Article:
"When a defendant has been charged with a public offense triable in any court, he in all cases, and the people in cases other than those for which the punishment may be death, may, if the defendant has been fully informed of his right to counsel as provided by law, have witnesses examined conditionally in his or their behalf, as prescribed in this chapter."
         Section 1336 provides as follows:
"When a material witness for the defendant, or for the people, is about to leave the state, or is so sick or infirm as to afford reasonable grounds for apprehension that he will be unable to attend the trial, the defendant or the people may apply for an order that the witness be examined conditionally."
         We are asked whether the testimony of a witness examined conditionally may be used at a preliminary hearing. We conclude that it may be so used.          Section 1335 provides two threshold requirements to the use of the conditional examination procedure. The defendant must be "charged with a public offense triable in any court" and the defendant must be "fully informed of his right to counsel as provided by law." Both requirements will be met when the defendant is arraigned before commencement of the preliminary hearing.          A defendant is charged, inter alia, when there is a "complaint filed with a magistrate charging a public offense of which the superior court has original trial jurisdiction . . . ." (§§ 691(4), 949-950, 959.) When the defendant is arraigned the complaint is read to him and a copy delivered to him. (§§ 859, 859a, 859b, 987-990.) At this time he is also advised of his right to counsel. (§§ 859, 987-990.) Upon the defendant being so charged and so advised, the defendant or the prosecutor may then apply to the court for an order to have a witness examined conditionally. (§ 1338.) The application must meet the requirements of section 1337:          "The application must be made upon affidavit stating:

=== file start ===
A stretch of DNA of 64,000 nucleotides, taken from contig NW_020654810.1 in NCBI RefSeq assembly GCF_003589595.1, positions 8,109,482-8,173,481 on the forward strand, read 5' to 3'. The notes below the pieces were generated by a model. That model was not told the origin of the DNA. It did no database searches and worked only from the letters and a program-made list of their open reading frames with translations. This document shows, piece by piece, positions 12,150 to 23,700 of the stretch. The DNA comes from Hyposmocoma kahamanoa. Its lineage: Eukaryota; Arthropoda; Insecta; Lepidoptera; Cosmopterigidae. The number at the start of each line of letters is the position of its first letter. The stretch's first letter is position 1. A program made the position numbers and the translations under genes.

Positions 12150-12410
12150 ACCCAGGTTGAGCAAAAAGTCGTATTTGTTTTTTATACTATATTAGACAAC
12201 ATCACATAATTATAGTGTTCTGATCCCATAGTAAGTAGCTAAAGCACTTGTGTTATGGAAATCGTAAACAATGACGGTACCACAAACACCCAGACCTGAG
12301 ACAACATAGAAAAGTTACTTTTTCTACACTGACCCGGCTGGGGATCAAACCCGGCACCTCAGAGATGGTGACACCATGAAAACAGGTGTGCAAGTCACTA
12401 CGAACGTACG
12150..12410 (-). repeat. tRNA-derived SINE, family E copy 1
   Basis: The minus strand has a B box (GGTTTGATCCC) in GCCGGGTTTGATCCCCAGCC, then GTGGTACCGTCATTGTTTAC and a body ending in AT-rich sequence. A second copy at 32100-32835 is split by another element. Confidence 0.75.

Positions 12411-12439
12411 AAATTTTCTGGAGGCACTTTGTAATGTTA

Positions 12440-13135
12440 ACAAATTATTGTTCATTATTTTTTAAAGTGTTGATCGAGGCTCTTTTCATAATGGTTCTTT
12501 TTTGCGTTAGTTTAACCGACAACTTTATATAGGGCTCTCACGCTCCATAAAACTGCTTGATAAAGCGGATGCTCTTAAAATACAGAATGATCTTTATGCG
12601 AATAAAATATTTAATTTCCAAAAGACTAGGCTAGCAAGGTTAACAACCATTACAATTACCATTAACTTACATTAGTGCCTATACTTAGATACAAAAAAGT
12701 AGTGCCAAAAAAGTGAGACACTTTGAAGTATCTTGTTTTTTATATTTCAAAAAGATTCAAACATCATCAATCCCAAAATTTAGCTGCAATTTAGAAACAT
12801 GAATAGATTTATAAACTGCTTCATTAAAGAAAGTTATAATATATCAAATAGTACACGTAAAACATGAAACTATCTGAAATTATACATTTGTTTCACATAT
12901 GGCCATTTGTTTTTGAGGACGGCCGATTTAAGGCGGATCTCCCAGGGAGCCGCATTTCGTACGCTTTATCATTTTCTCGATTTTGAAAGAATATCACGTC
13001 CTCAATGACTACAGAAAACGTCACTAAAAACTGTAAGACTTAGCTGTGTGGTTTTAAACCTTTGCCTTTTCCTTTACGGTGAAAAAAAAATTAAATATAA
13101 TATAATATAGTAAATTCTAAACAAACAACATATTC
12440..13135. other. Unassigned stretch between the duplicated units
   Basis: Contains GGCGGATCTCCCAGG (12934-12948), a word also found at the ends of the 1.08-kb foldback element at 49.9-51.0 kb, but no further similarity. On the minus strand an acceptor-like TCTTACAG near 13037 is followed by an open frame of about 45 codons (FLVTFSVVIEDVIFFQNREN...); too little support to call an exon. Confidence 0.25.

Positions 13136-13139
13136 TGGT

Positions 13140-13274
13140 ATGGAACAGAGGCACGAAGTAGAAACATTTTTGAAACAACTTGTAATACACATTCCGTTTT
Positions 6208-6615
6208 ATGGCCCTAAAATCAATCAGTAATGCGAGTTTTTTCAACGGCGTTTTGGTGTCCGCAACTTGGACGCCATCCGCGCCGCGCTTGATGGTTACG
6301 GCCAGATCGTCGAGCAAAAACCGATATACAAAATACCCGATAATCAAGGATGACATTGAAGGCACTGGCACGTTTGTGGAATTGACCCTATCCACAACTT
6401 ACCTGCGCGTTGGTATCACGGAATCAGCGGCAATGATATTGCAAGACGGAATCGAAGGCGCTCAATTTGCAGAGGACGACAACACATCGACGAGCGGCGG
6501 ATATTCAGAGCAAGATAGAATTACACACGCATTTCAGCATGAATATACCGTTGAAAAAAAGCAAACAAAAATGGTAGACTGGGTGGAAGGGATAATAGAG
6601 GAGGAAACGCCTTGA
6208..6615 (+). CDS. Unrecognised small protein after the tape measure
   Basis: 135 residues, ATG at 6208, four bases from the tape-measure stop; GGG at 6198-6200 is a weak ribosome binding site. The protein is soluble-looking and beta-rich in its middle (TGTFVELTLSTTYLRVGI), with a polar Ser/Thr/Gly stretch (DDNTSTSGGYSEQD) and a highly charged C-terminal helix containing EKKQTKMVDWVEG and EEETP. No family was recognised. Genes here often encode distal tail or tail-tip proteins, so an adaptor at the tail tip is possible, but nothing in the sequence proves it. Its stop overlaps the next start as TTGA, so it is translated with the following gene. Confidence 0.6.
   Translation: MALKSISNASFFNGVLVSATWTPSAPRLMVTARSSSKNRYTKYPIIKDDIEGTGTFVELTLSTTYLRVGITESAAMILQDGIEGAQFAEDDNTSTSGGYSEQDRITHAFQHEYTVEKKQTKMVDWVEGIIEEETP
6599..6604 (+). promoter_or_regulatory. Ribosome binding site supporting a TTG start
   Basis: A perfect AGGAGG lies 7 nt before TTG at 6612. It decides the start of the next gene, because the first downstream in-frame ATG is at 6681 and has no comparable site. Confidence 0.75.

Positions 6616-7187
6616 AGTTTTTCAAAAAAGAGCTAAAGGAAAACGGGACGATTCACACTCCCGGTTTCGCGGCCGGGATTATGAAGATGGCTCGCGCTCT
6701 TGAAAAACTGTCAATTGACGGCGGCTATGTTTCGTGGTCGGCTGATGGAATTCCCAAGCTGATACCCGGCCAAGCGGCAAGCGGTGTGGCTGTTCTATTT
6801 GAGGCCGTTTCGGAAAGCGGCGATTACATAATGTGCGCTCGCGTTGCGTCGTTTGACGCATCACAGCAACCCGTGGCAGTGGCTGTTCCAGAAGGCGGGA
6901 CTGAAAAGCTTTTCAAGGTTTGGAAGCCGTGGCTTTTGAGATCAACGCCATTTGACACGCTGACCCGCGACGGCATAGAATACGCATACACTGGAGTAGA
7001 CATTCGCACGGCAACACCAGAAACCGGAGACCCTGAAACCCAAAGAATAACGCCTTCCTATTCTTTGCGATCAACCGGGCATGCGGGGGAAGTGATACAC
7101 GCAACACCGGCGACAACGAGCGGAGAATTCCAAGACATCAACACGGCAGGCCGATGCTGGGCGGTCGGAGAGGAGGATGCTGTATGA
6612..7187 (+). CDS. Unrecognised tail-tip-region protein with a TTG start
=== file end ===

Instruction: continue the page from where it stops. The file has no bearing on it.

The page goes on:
"1. The nature of the offense charged; "2. The state of the proceedings in the action; "3. The name and residence of the witness, and that his testimony is material to the defense or the prosecution of the action; "4. That the witness is about to leave the state, or is so sick or infirm as to afford reasonable grounds for apprehending that he will not be able to attend the trial."
         The application also should be made upon at least three days' notice to the...